3. Matthew 8:1 Leprosy made a person ceremonially unclean as well as physically afflicted. The man with leprosy in this passage technically breaks the Law as he comes to prostrate himself at the feet of Jesus. The Master also breaks the Law when he touches the man and sovereignly decides to heal him. The sick man welcomes Christ’s word, and the kingdom is opened to him. He becomes a model and sign of the Christian made clean by Christ.
  4. Matthew 8:5 Jesus commends a Roman centurion (leader of a hundred soldiers) for having greater faith than any Israelite and prophesies the ingathering of the Gentiles before healing his servant from afar. This passage shows that the great pilgrimage of peoples toward the kingdom has begun and evokes the beautiful image of the feast wherein all believers are definitively gathered together. Outside of this communion and joy there is only darkness; the “weeping and gnashing of teeth” (a phrase found outside Matthew only in Lk 13:28) describes the anguish of those who have remained insensitive to the call that has been welcomed by the very people they have denigrated.
  5. Matthew 8:8 Lord, I am not worthy . . . will be healed: these words of the centurion have become those of believers who go to encounter the Lord in Holy Communion.
  6. Matthew 8:16 Jesus is the Servant announced by Isa 53:4 who will expiate the sins of humankind. By the power of his Word he triumphs over the evil that keeps human beings in bondage symbolized by sickness.
  7. Matthew 8:18 Jesus has subordinated family ties to the needs of his mission of salvation and requires the same sacrifice of those called to share that mission, while other members of the family can perform the deeds of filial piety. These are “dead” only in the sense that they have not received the same call to separate themselves from family responsibility in order to preach the Gospel of the kingdom. They can nonetheless be his disciples in another sense.
    Hence, following Jesus means Christians should be ready to make whatever sacrifice he asks of them. In the final analysis, they are followers of Christ, people who believe in him. They received faith in Christ at Baptism and are bound to serve him. By recourse to frequent prayer and true friendship with the Lord, they should strive to discover what Jesus asks of them in their service of him.
  8. Matthew 8:20 Son of Man: the most common and enigmatic title of Christ used in the Gospels (81 times) and in Acts 7:56—frequently by Christ himself. It was well suited to his purpose of both veiling and revealing his person and mission. On the one hand, it meant simply “man” (see Ezek 2:1) and emphasized the lowliness of the human condition (Mt 8:20; 11:19; 20:28), especially in Christ’s humiliation and death (Mt 17:22). On the other hand, it expressed the triumph of Christ’s Resurrection (Mt 17:9), his return to glory (Mt 24:30; Dan 7:13), and his Second Coming as judge of the world (Mt 25:31).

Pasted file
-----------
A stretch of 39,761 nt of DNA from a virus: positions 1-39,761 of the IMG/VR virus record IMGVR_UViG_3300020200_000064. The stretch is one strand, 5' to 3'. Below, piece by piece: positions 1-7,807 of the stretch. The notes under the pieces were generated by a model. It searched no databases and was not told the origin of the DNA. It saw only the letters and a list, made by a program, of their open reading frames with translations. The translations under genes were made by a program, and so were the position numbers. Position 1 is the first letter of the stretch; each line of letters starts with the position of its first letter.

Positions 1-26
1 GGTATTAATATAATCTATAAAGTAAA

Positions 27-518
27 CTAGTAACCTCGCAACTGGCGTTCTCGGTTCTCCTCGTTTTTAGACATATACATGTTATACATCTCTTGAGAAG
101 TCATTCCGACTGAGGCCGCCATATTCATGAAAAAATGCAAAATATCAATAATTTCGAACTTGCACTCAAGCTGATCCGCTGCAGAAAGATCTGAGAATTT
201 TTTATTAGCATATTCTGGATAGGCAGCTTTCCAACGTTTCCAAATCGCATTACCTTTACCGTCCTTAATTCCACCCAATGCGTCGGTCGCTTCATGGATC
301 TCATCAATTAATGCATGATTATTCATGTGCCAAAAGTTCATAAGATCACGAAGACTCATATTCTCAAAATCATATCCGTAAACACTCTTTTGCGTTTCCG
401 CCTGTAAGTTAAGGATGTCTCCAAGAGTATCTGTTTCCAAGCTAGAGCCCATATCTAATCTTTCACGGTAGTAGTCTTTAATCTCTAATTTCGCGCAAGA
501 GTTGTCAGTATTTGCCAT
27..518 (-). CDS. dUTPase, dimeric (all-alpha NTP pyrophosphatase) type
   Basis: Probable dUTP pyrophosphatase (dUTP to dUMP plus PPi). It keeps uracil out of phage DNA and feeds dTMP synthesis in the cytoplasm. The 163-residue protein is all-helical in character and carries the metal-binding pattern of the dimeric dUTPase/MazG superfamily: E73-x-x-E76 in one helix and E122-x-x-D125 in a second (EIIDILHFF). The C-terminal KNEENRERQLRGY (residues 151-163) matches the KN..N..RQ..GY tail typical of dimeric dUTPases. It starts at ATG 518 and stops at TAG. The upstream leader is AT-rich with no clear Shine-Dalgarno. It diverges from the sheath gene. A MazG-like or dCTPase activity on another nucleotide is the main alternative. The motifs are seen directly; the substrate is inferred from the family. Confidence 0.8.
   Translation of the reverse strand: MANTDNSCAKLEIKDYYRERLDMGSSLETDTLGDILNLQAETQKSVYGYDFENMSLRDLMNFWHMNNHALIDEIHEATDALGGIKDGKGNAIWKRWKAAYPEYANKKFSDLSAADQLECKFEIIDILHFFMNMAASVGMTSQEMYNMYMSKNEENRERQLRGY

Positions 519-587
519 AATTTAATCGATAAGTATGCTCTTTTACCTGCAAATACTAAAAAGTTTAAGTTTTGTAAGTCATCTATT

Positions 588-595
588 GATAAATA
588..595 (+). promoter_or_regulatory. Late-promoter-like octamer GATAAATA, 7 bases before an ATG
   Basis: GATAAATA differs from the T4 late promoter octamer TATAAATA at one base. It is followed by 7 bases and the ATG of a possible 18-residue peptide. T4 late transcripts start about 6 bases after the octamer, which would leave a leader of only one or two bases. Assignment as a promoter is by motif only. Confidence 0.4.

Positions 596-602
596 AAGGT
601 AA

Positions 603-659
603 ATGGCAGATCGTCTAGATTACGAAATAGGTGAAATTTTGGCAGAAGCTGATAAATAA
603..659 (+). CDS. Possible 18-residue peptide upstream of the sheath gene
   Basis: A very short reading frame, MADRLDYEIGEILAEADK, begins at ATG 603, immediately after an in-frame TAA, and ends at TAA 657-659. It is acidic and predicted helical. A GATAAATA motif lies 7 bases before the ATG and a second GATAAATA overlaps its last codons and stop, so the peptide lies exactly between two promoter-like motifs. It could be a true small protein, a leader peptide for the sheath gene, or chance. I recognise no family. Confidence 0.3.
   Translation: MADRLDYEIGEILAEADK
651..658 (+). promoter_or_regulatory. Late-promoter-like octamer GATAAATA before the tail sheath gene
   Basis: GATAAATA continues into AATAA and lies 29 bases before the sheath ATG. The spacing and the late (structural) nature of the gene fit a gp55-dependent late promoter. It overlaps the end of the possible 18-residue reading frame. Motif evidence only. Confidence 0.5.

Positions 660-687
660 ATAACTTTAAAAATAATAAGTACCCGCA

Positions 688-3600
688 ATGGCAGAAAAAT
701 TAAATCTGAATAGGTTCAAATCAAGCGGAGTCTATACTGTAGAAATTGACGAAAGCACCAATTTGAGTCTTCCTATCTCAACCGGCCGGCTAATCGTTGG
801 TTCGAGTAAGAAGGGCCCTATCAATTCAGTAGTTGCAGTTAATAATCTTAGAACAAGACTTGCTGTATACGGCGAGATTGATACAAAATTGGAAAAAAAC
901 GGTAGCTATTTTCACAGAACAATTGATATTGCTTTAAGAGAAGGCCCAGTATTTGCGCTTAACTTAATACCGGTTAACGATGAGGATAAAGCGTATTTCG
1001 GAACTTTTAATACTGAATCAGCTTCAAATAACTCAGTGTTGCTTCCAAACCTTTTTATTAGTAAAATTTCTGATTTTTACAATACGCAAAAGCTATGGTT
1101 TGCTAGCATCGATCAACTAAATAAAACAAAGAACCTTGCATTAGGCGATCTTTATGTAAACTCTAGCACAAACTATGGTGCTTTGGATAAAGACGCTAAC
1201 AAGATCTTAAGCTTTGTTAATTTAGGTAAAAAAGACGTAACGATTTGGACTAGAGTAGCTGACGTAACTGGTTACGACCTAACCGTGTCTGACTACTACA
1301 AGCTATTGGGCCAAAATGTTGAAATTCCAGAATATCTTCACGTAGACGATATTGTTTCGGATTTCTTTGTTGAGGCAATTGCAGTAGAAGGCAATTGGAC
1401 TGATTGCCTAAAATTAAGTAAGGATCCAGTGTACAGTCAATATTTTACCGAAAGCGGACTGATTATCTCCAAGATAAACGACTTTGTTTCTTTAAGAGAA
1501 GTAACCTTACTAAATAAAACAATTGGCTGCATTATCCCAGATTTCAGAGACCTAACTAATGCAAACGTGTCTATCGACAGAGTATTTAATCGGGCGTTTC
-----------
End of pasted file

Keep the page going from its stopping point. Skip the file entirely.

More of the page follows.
Christ made use of this title at his trial before the Sanhedrin (Mt 26:64) when he prophesied that he would be vindicated and be seated in future glory at the right hand of God not merely as man but as Lord (see Dan 7:13; Mk 14:62).
    This title was employed by Jewish apocalyptic literature (1 Enoch, 2 Ezra, 2 Baruch) to describe a unique religious personage endowed with extraordinary spiritual power who would receive the kingdom from God at the end of the ages. Early Christians revered this title as a reminder of Christ’s twofold destiny of humiliation and joy, which was also their own (Mt 24:30f).
  9. Matthew 8:23 This passage attests to Jesus’ power over nature and its frightful forces. This fact is preserved as a sign, for the Church resembles a boat buffeted by so many storms. She is invited to place herself in Christ’s hands with great trust.
  10. Matthew 8:28 The sense of the anecdote about the pigs who serve as refuge for the demons and perish by drowning is that the Messiah has come; he triumphs over the evil powers that keep human beings in bondage and oppose the kingdom of God. The deliverance of the mentally ill signified that the “time” of the devil had come to an end. Thus, this is another account calling for confidence and courage in the struggle against evil. It must have especially delighted the Jews for whom pigs were unclean animals according to the Law (Lev 11:7) and who saw the pagan owners of the accursed flock suffering a loss.
  11. Matthew 8:28 Gadarenes: the city of Gadara was eight miles south of the lake.
  12. Matthew 8:29 Son of God: on the lips of the demons, this phrase is tantamount to “Messiah,” for they would scarcely set themselves in opposition to him if they knew his full divinity. The same title is given to Jesus in Mk 3:12. To torment us before the appointed time: to confine us to hell (see Lk 8:31) before the Last Judgment. Until then, the demons have a certain freedom to roam about the world (see 2 Pet 2:4 with 1 Pet 5:8).